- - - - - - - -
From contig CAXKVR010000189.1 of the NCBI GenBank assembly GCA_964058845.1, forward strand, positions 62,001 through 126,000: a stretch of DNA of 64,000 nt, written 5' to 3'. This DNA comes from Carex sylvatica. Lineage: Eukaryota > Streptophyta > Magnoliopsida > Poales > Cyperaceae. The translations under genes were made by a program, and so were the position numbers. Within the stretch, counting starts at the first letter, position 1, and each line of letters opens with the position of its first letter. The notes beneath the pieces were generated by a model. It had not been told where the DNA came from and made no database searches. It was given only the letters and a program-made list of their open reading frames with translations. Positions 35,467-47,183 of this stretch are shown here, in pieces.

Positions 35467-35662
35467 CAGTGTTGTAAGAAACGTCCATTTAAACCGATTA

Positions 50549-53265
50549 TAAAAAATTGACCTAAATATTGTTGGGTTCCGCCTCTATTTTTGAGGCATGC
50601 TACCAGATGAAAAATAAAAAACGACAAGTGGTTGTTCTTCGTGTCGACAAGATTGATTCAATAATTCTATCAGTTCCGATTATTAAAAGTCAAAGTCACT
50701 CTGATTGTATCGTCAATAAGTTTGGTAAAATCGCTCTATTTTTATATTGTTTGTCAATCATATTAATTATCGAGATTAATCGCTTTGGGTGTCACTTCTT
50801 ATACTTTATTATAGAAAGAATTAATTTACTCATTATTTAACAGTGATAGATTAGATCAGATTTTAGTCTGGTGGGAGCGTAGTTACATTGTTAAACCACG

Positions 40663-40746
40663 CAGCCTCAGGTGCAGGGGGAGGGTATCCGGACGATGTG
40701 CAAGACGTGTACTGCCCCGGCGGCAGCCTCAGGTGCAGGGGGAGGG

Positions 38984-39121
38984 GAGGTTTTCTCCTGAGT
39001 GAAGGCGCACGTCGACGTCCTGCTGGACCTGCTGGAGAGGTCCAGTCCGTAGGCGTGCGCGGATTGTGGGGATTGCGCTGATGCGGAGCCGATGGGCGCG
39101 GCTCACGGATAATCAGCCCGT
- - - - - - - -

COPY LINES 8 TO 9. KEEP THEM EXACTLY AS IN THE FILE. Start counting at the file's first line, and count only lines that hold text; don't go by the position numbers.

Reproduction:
50801 ATACTTTATTATAGAAAGAATTAATTTACTCATTATTTAACAGTGATAGATTAGATCAGATTTTAGTCTGGTGGGAGCGTAGTTACATTGTTAAACCACG

Positions 40663-40746